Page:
April 3, 2017
Sometimes your biggest plans just don’t turn out the way you thought.
Take Brazil: One of the biggest overseas customers of U.S. ethanol wants to slap a 20-percent tariff on those imports. Not only is Brazil a big buyer of U.S. ethanol—it’s also the biggest ethanol competitor. With an economy slated to grow at a measly .5 percent in 2017, fuel consumption in general is waning. And that comes just as we launch a new sugarcane marketing year, April 1. So as cane producers head out to the fields, crushers and ethanol refiners need to start making room in storage.
Plus, corn ethanol from the U.S. has become ever more competitive, especially in Brazil’s Northeast—a region not so far from U.S. Gulf and East Coast ports.
At the moment, there is no import tariff on imported ethanol in either country. But now, Brazilian ethanol producers are asking for one.
While producers in Brazil's Northeast are hurting, they may have a hurdle to jump in getting the Brazilian administration to agree. Fuel prices are part of the basket of products used to measure inflation, and nobody wants that to climb. On the other hand, tens of thousands of Brazilian jobs depend on the production and distribution of ethanol.
The idea behind both countries dropping the tariff to zero in the first place during the George W. Bush Administration was to help turn ethanol into a global commodity that could be understood as roughly the same no matter the source. With the United States and Brazil, the world’s No. 1 and No. 2 ethanol producers, zeroing out tariffs, it seemed probable that world fuel importers would have more confidence in the product as a whole, never mind the source.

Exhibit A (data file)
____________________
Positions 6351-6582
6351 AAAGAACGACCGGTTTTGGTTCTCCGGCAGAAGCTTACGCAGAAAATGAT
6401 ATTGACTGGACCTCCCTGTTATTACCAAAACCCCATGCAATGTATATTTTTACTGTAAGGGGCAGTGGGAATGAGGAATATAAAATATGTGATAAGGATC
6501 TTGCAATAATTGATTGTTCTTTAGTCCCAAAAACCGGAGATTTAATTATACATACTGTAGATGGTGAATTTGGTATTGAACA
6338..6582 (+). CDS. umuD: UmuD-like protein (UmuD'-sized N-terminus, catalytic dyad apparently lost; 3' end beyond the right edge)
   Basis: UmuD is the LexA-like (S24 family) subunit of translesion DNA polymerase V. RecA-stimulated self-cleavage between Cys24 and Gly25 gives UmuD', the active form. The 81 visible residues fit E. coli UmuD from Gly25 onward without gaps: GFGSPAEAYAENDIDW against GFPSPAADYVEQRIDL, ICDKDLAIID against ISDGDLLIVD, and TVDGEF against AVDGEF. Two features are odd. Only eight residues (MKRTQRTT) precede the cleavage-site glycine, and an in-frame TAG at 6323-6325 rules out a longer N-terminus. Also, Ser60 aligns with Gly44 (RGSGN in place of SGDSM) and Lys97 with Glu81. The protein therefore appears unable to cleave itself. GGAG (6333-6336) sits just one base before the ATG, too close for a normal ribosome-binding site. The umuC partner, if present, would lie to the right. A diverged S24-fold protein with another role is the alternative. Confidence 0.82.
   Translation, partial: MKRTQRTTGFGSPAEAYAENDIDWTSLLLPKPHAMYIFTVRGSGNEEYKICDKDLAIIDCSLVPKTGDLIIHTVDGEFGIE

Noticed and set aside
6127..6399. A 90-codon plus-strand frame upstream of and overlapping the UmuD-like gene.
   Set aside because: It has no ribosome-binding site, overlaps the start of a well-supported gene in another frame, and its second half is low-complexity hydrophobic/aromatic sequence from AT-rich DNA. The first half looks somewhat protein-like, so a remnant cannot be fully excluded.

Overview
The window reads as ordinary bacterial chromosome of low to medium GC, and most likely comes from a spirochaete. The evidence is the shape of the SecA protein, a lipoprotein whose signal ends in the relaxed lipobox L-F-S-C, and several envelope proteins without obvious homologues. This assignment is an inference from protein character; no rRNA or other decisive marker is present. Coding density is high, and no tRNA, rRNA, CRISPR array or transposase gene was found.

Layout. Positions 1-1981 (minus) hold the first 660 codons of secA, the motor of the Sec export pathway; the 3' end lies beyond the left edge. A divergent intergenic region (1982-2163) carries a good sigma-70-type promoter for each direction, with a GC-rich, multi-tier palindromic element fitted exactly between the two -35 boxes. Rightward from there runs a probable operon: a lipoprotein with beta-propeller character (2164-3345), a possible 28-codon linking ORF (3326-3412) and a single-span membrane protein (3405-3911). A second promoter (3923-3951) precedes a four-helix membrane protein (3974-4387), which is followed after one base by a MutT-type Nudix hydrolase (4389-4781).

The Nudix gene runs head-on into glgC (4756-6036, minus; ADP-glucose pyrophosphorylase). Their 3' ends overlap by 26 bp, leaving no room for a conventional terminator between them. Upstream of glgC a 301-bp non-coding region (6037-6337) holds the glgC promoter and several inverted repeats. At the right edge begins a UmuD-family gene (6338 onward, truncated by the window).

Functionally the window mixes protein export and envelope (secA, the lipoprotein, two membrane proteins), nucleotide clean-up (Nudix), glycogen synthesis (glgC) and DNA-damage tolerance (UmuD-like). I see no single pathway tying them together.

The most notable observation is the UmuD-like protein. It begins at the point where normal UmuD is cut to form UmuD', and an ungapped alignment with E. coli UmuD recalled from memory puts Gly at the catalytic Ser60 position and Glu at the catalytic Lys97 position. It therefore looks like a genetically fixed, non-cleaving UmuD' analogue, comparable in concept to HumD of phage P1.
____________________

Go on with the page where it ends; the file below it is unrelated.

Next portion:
The Brazilians at the time lauded the agreement as a great victory. After all, the journalist in one Brazilian publication felt the need to point out to readers that, yes, it really is viable to make ethanol from corn rather than sugarcane. One Brazilian sugarcane association saw that country exporting sugarcane to the U.S. as a result of the zero tariff, not the other way around. Sugarcane ethanol was going to compete against corn in the huge U.S. fuels market as “the sweeter alternative.”
But sugarcane’s most efficient yields top out after about five years in the field. After that, it’s best to rotate with a legume like soybeans. However, having suffered over the past few years with a decline in ethanol demand that came with relatively lower world petroleum prices, Brazilian cane producers have been letting their sugarcane fields go longer and longer between rotations, which has had an effect on yield.
Meanwhile, there’s a 27 percent mandate ensuring every gallon of gas sold in Brazil contains ethanol, aside from the fact that every gas station nationwide has at least one pure ethanol pump. As a result of the falling yields, relatively short ethanol storage capacity and the fact that we’re coming to the end of the sugarcane marketing year, Brazil has joined Canada as one of your two top ethanol customers.
We’ll see whether the proposed 20-percent tariff ends up getting put in place. But any return to a Brazilian ethanol import tariff could signal one more challenge to hopes of turning the biofuel into a commodity like any other.
The opinions of the author are not necessarily those of Farm Futures or Penton Agriculture.
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